"Right now, companies get tax breaks for moving jobs and profits overseas," Obama said. "Meanwhile, companies that choose to stay in America get hit with one of the highest tax rates in the world. It makes no sense, and everyone knows it. So let's change that."
Early on in his speech, he said the country has a "huge opportunity" to bring manufacturing back to the fore and called for changes in the tax code.
"But we have to seize it," Obama said. "Tonight, my message to business leaders is simple: Ask yourselves what you can do to bring jobs back to your country, and your country will do everything we can to help you succeed."
Businesses wanting to outsource jobs shouldn't get tax deductions, he said.
"That money should be used to cover moving expenses for companies like MasterLock that decide to bring jobs home," he said.
No U.S. company should be able to pay its "fair share of taxes by moving jobs and profits overseas," he said. "From now on, every multinational company should have to pay a basic minimum tax. And every penny should go towards lowering taxes for companies that choose to stay here and hire here."
He called for a bigger tax cut for American manufacturers.
"If you're a high-tech manufacturer, we should double the tax deduction you get for making products here," he said. "And if you want to relocate in a community that was hit hard when a factory left town, you should get help financing a new plant, equipment, or training for new workers."
He said his message concerning the business tax code was simple:
"It's time to stop rewarding businesses that ship jobs overseas, and start rewarding companies that create jobs right here in America. Send me these tax reforms, and I'll sign them right away."
He said his goal of doubling U.S. exports over five years was on track to meet that goal ahead of schedule, thanks to the bipartisan trade agreements he signed into law.
"Soon, there will be millions of new customers for American goods in Panama, Colombia and South Korea," he said. "Soon, there will be new cars on the streets of Seoul imported from Detroit and Toledo and Chicago."
While saying he would "go anywhere" to open new markets for U.S. products, "I will not stand by when our competitors don't play by the rules."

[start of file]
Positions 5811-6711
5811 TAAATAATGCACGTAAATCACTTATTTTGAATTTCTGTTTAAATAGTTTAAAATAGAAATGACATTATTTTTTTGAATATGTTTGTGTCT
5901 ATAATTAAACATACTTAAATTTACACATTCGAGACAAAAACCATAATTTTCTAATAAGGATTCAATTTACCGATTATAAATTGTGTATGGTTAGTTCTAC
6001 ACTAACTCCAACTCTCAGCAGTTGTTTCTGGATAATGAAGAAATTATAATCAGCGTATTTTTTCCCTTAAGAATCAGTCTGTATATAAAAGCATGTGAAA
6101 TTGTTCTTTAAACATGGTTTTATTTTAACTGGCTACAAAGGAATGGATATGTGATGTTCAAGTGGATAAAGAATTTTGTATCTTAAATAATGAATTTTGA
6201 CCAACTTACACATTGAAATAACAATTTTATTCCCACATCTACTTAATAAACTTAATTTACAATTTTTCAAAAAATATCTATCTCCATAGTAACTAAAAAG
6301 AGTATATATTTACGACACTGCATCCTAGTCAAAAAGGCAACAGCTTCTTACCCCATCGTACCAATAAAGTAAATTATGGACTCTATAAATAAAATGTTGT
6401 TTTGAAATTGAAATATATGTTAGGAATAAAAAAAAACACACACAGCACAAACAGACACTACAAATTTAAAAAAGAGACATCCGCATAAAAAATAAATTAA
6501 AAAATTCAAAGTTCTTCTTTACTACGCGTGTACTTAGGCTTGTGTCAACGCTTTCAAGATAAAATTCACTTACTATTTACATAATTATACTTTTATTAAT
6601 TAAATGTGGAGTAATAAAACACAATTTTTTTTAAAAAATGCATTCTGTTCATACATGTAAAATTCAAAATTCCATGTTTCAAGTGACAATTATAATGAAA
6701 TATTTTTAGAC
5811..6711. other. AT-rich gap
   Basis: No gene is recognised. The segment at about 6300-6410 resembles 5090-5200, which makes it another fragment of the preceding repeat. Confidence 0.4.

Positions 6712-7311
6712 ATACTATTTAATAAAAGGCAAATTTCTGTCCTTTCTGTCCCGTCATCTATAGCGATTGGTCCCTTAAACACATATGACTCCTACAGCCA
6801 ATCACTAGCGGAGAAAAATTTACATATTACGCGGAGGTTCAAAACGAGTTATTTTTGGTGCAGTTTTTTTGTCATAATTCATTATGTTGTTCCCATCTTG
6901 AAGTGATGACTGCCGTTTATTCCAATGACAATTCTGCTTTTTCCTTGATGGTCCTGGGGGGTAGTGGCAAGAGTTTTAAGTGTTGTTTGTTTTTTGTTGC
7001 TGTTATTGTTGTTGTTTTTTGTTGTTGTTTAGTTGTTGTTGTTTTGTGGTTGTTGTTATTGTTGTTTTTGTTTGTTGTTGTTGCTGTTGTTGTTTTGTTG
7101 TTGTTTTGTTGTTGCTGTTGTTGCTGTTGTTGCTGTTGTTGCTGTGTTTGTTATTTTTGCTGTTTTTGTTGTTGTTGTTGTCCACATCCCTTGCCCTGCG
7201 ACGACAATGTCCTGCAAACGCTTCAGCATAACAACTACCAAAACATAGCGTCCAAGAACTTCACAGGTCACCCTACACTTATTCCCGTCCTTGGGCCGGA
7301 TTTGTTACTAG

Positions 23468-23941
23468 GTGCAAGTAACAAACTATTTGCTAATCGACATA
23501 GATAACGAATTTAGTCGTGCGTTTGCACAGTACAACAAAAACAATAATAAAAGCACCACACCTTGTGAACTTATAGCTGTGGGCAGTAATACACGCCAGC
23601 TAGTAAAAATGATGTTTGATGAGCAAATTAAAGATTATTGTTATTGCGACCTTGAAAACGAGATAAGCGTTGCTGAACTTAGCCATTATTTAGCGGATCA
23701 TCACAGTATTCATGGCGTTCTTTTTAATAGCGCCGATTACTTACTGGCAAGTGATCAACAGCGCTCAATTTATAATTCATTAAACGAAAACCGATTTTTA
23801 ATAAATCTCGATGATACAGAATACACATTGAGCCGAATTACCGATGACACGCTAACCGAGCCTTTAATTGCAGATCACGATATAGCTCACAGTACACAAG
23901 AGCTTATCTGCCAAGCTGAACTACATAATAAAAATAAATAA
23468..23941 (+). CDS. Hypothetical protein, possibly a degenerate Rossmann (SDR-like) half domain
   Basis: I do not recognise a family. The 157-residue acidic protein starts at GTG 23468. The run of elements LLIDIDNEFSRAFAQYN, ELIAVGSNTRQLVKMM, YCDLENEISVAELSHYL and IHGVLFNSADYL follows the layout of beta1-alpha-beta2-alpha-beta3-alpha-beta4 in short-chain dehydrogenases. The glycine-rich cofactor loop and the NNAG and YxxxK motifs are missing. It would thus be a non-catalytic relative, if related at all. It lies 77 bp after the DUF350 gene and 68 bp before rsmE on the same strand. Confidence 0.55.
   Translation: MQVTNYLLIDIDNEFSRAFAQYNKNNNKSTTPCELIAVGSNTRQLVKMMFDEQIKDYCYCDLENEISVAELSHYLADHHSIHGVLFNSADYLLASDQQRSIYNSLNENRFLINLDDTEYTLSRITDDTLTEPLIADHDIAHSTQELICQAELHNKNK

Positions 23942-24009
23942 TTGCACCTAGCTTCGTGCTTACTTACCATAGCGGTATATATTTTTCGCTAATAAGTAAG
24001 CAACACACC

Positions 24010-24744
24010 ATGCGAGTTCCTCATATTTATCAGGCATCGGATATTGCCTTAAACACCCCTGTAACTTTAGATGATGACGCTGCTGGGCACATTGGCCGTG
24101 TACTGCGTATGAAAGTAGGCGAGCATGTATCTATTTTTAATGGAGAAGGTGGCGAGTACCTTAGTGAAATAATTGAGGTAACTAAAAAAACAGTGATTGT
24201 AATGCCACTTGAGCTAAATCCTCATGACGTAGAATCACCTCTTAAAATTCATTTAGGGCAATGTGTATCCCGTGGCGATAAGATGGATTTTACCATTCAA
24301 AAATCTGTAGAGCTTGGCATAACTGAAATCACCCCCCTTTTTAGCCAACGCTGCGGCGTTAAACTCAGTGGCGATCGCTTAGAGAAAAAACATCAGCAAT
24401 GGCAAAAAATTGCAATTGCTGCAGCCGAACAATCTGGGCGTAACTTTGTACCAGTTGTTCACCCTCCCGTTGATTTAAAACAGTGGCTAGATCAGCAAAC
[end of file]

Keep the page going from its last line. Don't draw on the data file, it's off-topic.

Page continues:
He said his administration was creating a trade enforcement unit that will be tasked with investigating unfair trade practices in countries such as China.
"There will be more inspections to prevent counterfeit or unsafe goods from crossing our borders," he said. "And this Congress should make sure that no foreign company has an advantage over American manufacturing when it comes to accessing finance or new markets like Russia. Our workers are the most productive on Earth, and if the playing field is level, I promise you America will always win."
To address concerns voiced by business leaders who want to hire in the United States but can't find workers with the right skill set, Obama urged Congress to give community colleges the resources they need to become "community career centers -- places that teach people skills that local businesses are looking for right now, from data management to high-tech manufacturing."
He also said he wants to "cut through the maze of confusing training programs" so job-seekers have one place to go for all the information and help they need.
"It's time to turn our unemployment system into a reemployment system that puts people to work," he said.
An economy that is "built to last" is one that encourages the talent and ingenuity of everyone, Obama said.
"That means women should earn equal pay for equal work," he said. "It means we should support everyone who's willing to work; and every risk-taker and entrepreneur who aspires to become the next Steve Jobs," the late co-founder of Apple.
Most new jobs are created in start-ups and small businesses, he said.
"So let's pass an agenda that helps them succeed," the president said. "Tear down regulations that prevent aspiring entrepreneurs from getting the financing to grow. Expand tax relief to small businesses that are raising wages and creating good jobs. Both parties agree on these ideas. So put them in a bill, and get it on my desk this year."
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